No Second Chances: What to Do After a Botched Execution

Ohio tried and failed to execute Alva Campbell. The state shouldn't get a second chance.
The pathos and problems of America's death penalty were vividly on display yesterday when Ohio tried and failed to execute Alva Campbell. Immediately after its failure Gov. John Kasich set June 5, 2019, as a new execution date.
This plan for a second execution reveals a glaring inadequacy in the legal standards governing botched executions in the United States.
Campbell was tried and sentenced to die for murdering 18-year-old Charles Dials during a carjacking in 1997. After Campbell exhausted his legal appeals, he was denied clemency by the state parole board and the governor.
By the time the state got around to executing Campbell, he was far from the dangerous criminal of 20 years ago. As is the case with many of America's death-row inmates, the passage of time had inflicted its own punishments.
The inmate Ohio strapped onto the gurney was a 69-year-old man afflicted with serious ailm…

Iran: Nine executed over drug charges

Iran: Medieval and barbaric punishments
Iran: Medieval and barbaric punishments
Iranian authorities executed at least nine prisoners on Sunday November 13. 

Eight of the prisoners were reportedly hanged on drug related charges.

Iran Human Rights (NOV 15 2016): On the morning of Sunday November 13, three unidentified prisoners were reportedly hanged at Rasht's Lakan Prison (Gilan province, northern Iran) and six prisoners were reportedly hanged at Urmia's Darya Prison (West Azerbaijan province, northwestern Iran).

According to the state-run news agency Fars, two of the prisoners executed at Lakan Prison were sentenced to death on drug related charges and the other prisoner was sentenced to death on murder charges. 

The report says one of the drug related prisoners was 56 years old and charged with trafficking 500 grams of heroin while the other prisoner was 33 years old and charged with possession of 997 grams of crack and one kilogram of opium. 

The report says the prisoner hanged on murder charges was 36 years old. The names of the prisoners were not mentioned in the report.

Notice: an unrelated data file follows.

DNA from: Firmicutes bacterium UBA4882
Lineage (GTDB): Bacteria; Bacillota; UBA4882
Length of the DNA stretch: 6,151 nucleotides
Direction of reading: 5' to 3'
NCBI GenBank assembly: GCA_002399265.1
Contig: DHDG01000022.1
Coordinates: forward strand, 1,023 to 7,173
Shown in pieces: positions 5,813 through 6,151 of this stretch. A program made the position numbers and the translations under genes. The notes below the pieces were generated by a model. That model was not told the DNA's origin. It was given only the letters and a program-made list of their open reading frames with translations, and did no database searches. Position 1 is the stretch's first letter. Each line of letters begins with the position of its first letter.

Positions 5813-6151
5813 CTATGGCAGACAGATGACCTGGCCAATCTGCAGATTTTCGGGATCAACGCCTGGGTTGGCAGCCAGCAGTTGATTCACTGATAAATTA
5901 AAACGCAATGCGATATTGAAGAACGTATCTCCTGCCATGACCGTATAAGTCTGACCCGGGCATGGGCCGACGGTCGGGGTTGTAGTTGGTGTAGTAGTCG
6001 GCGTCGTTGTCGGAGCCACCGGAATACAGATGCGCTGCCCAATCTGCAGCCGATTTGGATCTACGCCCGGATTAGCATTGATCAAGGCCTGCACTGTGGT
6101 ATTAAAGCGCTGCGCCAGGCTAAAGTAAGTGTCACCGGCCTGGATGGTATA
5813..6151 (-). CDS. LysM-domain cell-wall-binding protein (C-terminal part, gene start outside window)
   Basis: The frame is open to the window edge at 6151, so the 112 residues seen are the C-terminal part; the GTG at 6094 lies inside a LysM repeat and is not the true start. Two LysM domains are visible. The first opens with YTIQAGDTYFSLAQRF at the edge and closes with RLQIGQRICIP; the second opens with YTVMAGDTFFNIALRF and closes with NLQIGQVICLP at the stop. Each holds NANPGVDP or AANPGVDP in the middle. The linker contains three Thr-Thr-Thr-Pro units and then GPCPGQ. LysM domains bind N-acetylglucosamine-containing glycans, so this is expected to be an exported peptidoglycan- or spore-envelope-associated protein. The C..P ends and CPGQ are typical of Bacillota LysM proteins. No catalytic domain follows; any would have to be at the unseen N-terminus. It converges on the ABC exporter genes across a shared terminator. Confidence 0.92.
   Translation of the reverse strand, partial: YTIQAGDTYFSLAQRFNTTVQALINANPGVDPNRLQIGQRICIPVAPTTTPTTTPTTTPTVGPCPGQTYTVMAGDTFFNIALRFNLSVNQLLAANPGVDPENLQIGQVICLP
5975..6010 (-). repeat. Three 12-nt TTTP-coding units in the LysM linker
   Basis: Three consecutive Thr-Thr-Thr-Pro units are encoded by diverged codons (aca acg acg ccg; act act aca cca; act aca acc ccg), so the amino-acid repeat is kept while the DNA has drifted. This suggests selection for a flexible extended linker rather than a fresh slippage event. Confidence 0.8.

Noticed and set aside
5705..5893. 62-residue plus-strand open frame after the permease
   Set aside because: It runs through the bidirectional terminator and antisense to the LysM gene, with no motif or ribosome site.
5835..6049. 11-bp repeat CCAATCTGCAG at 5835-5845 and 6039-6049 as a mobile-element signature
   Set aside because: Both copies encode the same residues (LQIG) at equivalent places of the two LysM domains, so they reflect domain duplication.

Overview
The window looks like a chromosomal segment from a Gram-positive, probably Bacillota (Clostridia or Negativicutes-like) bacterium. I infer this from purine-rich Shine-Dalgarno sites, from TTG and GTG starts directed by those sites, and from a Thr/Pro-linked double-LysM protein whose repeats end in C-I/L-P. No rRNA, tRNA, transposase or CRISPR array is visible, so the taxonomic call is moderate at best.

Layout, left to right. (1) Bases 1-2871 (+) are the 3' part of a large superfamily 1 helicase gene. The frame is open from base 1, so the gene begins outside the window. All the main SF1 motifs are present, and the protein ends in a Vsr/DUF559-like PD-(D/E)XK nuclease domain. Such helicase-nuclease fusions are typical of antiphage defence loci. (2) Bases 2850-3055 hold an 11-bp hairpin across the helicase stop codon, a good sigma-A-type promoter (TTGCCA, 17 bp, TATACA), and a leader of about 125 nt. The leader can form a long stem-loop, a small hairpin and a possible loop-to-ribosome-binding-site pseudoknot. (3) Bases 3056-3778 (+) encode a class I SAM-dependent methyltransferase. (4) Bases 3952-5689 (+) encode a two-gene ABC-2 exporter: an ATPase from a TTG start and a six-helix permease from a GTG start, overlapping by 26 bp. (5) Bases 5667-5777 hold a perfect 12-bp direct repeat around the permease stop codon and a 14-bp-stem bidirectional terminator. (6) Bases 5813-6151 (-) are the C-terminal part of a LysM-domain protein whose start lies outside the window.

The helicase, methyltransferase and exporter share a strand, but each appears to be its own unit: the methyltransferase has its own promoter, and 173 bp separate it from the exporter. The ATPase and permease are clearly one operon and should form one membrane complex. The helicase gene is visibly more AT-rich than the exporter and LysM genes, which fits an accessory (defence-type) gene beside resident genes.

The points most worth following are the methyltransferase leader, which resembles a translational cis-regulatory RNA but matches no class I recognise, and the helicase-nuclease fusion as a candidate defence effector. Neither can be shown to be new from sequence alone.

According to the human rights news agency HRANA, the prisoners hanged at Darya Prison were all sentenced to death on drug related charges. 

These prisoners were reportedly transferred to solitary confinement the day before their execution. 

HRANA has identified these prisoners as: Karam Gholizadeh (charged with possessing and trafficking four kilograms of heroin), Mahkoom Ayjak (details of case file unknown), Aref Esmaeili (jailed for three years before he was executed, charged with possessing and trafficking 800 grams of narcotics), Nasser Hosseini (jailed for three years before he was executed), Farrokh Abdini (charged with possessing and trafficking one kilogram of heroin), and Javad Asghari (jailed for four years before he was executed).

Source: Iran Human Rights, November 16, 2016

Iran: 9 executions in Orumiyeh and Rasht

Six prisoners were executed in the Orumiyeh Prison (northwest Iran) and three in the Rasht Prison (northern Iran) between November 12 and 14, 2016.

Five of those executed in Orumiyeh were from the Iranian Kurdistan and included an Army officer.

The number of the executions registered in the first two weeks of November thus amounts to 37. The actual number of executions is considered much higher as the Iranian regime prevents leakage of news and details of its crimes.

Despite hollow and absurd maneuverings of some regime officials on cutting down the number of executions, the Iranian deputy Foreign Minister, Majid Takht-e Ravanchi, made a vivid comment on the regime's human rights talks with the European Union, underlining that executions are the regime's "red line" and "cannot be given up." (The state-run ILNA – November 11, 2016)

Mullah Sadeq Larijani, head of the Iranian Judiciary, also said, "(The European Union) must understand that their remarks about abolishment of retribution and executions violate our people's rights." (The state-run media in Iran, November 14, 2016)

At the same time, Massoud Zahedian, commander of the State Security Force's Anti-Narcotics Police, said the following about the ceaseless practice of executions in Iran: "The positive effects of executions have already become obvious, but to have a greater impact, the executions must be carried out promptly. I mean, when an execution is carried out several years after committing the crime, surely it does not have sufficient impact on other drug-smugglers." (The state-run media, November 14, 2016)

The Iranian regime maintains its power solely by relying on executions and torture. Holding human rights dialogues with this barbaric regime only fuels their machinery for murder and suppression.

The Iranian regime's dossier must be submitted to the UN Security Council and its officials brought to justice for 37 years of committing crimes against humanity including the massacre of 30,000 political prisoners in 1988.

Source: The secretariat of the National Council of Resistance of Iran, November 14, 2016

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